So does my ambiverted doer classification actually fit me as a mom? I think it does. I do tend to pull from both sides of the spectrum when dealing with my children. I tend to not be a great heart communicator, having emotional driven discussions, but I do SHOW them that I love them with things like small notes in their lunch boxes and spending quality time by joining them at their lunch hour or taking them out on a bike ride or to the park (Introverted Doer). I love to goof around with them and am not afraid to have silly fun when we are together. We like to jump in puddles and wrestle with one another we also enjoy making crafts and memories together like fun family vacations (Extroverted Doer)!
I struggle with feeling like I don’t connect with my kids on a heart level. I am afraid sometimes that I am missing opportunities to show them God’s
grace and teach them the important things needed to have an eternal perspective. But just like they talk about in Chapter 2, I need to lean on that same grace I want to teach my kids about, that amazing God given grace. I need to let Jesus use what I see as my weaknesses. In those moments where I don’t think I have what it takes, I need to lean more on Him to fill the gaps. I need to have faith and trust that he will use my weakness to bring glory to Him. He will use my strengths as an introverted-extrovert-doer and He will even use my weaknesses.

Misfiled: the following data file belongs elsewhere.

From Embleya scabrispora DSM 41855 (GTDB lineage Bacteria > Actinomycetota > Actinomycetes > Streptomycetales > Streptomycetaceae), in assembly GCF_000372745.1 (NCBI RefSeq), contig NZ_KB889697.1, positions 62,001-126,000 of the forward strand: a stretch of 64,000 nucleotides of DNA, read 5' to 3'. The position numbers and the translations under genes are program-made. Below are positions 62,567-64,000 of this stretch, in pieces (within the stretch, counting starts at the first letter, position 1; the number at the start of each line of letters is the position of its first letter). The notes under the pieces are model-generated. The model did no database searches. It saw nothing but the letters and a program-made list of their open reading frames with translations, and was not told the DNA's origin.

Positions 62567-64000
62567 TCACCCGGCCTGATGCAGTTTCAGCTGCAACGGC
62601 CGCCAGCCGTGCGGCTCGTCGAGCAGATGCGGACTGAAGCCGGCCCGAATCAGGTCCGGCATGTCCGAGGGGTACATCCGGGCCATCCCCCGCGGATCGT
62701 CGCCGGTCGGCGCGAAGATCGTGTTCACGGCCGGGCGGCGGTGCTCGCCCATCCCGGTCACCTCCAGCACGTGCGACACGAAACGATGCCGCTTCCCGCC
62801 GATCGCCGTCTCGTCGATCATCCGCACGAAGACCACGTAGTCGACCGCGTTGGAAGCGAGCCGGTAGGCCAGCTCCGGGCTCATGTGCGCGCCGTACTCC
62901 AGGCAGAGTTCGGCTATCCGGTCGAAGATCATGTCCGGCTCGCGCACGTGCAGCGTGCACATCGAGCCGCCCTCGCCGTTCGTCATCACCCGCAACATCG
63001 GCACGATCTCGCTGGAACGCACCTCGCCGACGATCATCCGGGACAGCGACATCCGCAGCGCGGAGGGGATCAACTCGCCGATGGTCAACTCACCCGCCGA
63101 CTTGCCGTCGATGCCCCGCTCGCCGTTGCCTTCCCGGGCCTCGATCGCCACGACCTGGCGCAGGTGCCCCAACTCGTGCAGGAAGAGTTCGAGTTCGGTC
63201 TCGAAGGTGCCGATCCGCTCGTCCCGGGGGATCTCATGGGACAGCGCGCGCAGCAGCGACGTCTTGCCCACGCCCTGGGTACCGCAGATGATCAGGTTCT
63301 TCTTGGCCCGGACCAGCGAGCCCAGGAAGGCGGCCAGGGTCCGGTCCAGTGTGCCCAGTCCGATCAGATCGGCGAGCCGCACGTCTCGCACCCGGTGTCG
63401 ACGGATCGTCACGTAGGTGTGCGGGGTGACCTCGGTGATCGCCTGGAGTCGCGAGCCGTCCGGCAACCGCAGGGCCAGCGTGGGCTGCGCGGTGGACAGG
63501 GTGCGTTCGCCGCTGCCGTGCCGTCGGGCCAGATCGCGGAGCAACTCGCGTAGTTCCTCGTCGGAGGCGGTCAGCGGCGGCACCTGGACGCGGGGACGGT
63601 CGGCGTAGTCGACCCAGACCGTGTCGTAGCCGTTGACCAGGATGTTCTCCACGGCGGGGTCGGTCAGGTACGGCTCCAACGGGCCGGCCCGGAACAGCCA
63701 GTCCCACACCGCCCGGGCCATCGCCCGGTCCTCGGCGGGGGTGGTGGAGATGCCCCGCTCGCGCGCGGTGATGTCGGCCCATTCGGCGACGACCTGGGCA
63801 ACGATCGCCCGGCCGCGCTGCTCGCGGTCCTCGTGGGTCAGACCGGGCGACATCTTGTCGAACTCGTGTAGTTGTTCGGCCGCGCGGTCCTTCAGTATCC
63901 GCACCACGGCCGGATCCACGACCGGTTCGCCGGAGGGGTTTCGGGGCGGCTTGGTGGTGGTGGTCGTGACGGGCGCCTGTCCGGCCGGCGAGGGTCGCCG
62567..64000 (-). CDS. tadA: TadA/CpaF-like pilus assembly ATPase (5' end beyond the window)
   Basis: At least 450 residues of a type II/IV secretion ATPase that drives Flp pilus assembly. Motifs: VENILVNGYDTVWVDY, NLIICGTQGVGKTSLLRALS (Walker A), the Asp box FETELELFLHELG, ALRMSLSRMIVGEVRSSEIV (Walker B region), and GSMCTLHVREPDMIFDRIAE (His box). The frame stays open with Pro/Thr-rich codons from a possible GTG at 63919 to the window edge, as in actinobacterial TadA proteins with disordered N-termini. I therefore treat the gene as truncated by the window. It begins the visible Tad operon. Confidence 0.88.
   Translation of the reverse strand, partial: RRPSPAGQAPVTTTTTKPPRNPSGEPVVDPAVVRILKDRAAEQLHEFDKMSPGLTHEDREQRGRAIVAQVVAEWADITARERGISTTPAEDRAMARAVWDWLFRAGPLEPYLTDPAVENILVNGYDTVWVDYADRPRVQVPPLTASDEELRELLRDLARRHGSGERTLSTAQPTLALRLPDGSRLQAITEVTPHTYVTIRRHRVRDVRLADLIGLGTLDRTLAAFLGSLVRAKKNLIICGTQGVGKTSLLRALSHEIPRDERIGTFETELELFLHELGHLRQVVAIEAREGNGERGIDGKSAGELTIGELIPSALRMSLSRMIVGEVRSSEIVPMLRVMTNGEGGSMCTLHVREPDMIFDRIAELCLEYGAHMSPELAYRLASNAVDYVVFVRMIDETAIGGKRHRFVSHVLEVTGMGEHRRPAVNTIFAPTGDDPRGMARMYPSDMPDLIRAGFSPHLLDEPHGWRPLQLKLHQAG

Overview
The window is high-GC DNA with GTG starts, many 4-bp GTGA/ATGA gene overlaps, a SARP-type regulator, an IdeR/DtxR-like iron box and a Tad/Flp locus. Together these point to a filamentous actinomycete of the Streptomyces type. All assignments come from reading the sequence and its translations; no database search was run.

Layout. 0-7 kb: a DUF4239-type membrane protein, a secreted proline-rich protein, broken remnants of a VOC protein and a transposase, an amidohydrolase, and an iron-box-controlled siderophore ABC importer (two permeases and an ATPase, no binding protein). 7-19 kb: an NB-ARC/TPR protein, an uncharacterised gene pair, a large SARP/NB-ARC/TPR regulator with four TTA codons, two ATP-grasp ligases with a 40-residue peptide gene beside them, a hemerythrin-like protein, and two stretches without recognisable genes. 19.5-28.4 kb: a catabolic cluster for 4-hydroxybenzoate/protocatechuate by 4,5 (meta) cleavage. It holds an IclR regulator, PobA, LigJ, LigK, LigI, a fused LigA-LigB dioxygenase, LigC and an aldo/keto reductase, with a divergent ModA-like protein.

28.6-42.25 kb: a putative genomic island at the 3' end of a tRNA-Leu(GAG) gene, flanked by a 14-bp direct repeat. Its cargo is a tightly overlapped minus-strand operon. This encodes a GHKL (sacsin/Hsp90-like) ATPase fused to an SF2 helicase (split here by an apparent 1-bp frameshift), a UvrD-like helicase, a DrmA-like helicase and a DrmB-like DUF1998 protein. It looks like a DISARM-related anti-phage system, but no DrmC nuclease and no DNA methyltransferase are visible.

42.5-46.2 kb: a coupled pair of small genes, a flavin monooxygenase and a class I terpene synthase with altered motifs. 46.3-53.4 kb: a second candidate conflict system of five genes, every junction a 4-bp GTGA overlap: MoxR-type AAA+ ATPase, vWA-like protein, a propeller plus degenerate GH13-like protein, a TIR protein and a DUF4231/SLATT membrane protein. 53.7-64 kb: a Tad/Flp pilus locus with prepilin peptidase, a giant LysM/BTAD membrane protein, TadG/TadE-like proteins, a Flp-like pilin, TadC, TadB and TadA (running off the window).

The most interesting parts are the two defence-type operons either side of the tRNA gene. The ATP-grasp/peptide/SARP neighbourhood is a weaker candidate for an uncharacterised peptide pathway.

So what do I need to do. I need to let God. I need to follow my introverted tendencies and sit and be still with Him. My alone times are very very important to me being the best mom that God created me to be. The alone time recharges me so that I can give my kids the best me that God created me to be. If I am exhausted then I am impatient. If I am not listening to God speak to my heart during my quiet times in the morning then I tend to let the Devil still my joy throughout the day. The joy I should be experiencing in this season of my life with my boys. If I do not get my exercise alone time then I am not going to be healthy and available to be the extroverted-doer mom that my boys get a kick out of bouncing with and wrestling and riding with.
So whether God created you as an Introvert, Extrovert, Doer, Relater or a little of all of them, you are EXACTLY what God created you to be. Embrace it and share in God’s grace and strength when we do fall back on Him in our weakness. In him I am everything that my boys need me to be. I am their mom, the mom God created just for them.